The rise of remote and hybrid work arrangements has made it necessary for companies to support a remote workforce. Off-site workers need to be able to access corporate applications and data, and may work from a wide variety of devices under a bring-your-own-device (BYOD) or bring-your-own-PC (BYO-PC) program.
Historically, a common way of addressing the logistical and security challenges of remote work is to use virtual desktop infrastructure (VDI). VDI provides workers with remote access to virtualized desktops that are hosted within the corporate data center or cloud infrastructure. With VDI, companies maintain control over their data — which never leaves the hosted desktops — and provide a consistent work environment that employees can access from a range of devices. It does come with challenges though, including things such as cost, complexity, and latency issues. Today, however, there are new alternatives that can replace VDI.
In this blog, we’ll explore the most common use cases for VDI and introduce a new Secure BYO-PC approach that opens the door for more choices to solving secure remote work.
How Companies Use VDI
VDI provides an organization with the ability to support remote workers while managing potential risks to corporate security and employee productivity.
These are some of the top VDI use cases for modern businesses:
Secure Remote Work
The recent rise in remote and hybrid work arrangements has brought various benefits for companies and their employees. However, these benefits also come with risks. For example, supporting remote work security requires organizations to have remote access control for remote workers to their applications and systems. This can increase the potential risk and impact of account takeover attacks and reduce an organization’s ability to secure and control its sensitive data.
VDI provides a solution to this problem, enabling companies to keep all of their data and applications in-house and providing remote workers with access to hosted desktops. This approach keeps sensitive data and functionality inside the perimeter and centralizes the remote work infrastructure, making it easier for an organization to monitor.
Remote work and BYOD laptop programs often go hand-in-hand. When allowing employees to work from home, companies often permit them to use personally-owned devices to do so, which is more convenient for employees and eliminates the need for employers to buy, manage and ship company-owned laptops.
However, BYOD programs come with certain risks and challenges for an organization. These devices may have inadequate security, potentially exposing sensitive corporate data or granting attackers access to corporate systems. Additionally, supporting a wide range of devices can be difficult for IT staff, increasing calls to the help desk and negatively impacting employee productivity.
VDI helps to solve this problem by providing IT personnel with a simpler, more consistent environment to manage and secure. The virtual desktops accessed by employees can all be largely identical — ensuring that corporate applications work properly on them — and are centrally located, making them easier to secure. Remote workers can then access these virtual desktops via the device of their choice without concerns about whether or not a corporate application will be supported by the device or that an insecure personal device may leak sensitive information.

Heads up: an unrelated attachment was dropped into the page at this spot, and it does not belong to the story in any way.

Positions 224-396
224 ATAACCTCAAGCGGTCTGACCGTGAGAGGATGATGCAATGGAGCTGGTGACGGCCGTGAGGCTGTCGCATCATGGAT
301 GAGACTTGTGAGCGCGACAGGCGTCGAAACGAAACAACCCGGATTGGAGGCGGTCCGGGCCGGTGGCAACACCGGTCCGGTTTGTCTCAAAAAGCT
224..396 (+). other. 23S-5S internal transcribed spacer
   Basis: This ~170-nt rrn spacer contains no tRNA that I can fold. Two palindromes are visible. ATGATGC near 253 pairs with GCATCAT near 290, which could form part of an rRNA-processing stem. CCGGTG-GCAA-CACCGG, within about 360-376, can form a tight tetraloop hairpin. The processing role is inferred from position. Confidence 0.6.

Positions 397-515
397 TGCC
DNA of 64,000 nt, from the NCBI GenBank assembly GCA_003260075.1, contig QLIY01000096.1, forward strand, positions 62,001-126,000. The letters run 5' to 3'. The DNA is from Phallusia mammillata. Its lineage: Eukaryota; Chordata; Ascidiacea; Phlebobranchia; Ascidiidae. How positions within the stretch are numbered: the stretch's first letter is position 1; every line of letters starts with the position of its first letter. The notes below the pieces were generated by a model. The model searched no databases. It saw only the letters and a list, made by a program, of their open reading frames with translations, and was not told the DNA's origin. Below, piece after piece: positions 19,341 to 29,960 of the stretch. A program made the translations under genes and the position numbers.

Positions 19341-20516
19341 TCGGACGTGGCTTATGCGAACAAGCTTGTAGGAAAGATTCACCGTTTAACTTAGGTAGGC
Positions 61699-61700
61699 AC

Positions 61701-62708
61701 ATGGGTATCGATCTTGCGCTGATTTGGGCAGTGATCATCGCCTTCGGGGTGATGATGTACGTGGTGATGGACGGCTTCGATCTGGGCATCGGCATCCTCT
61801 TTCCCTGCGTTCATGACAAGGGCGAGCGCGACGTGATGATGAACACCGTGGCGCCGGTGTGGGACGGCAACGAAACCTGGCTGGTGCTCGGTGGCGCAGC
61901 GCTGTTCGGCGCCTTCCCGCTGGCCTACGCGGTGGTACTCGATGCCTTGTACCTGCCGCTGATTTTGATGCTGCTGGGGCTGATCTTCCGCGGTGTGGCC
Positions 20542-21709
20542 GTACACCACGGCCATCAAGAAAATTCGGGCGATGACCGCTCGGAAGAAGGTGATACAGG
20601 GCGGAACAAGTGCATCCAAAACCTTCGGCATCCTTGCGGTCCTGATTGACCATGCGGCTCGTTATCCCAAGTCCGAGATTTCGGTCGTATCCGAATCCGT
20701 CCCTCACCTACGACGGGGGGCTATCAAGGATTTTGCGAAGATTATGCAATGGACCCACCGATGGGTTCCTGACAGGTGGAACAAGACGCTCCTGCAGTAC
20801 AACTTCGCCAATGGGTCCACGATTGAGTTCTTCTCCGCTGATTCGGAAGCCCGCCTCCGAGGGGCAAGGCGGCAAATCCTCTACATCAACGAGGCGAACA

External Contractors and Partners
In addition to remote employees, an organization may also have contractors or vendors who have remote access to its systems. These third parties may need to use certain data to perform their roles or could remotely manage certain systems or functions for the organization.
However, these remote contractors and partners also pose a significant risk to an organization’s security. If their organizations are compromised, an attacker may abuse their access to the company’s systems. Also, if external partners or contractors can download corporate data to their devices, an organization lacks visibility and control over how this data may be used.
As with remote workers, VDI can help to manage the security risks of these third parties. Providing them with remote access to a managed desktop enables the organization to more effectively manage and monitor their access to company data, applications, and systems. This helps the organization to protect itself against potential supply chain attacks and ensures that external users only have the access that they need to perform their roles.
Lost and Stolen Devices
With remote and hybrid work arrangements, companies have a greater risk of lost and stolen devices. Employees may be working from a public space (coffee shop, library, etc.) or lose a device while traveling.
If an employee’s device is lost or stolen, an attacker may gain access to the contents of the device. This could allow them to steal sensitive company data stored on the device and potentially access the employee’s accounts on the corporate network and various applications.
VDI helps to manage the risks posed by lost and stolen devices because corporate data and applications are not stored on the device, and an employee only has a single point of access to corporate systems. If needed, the company can block the lost device from accessing the virtualized desktop, removing any risk to corporate data and applications.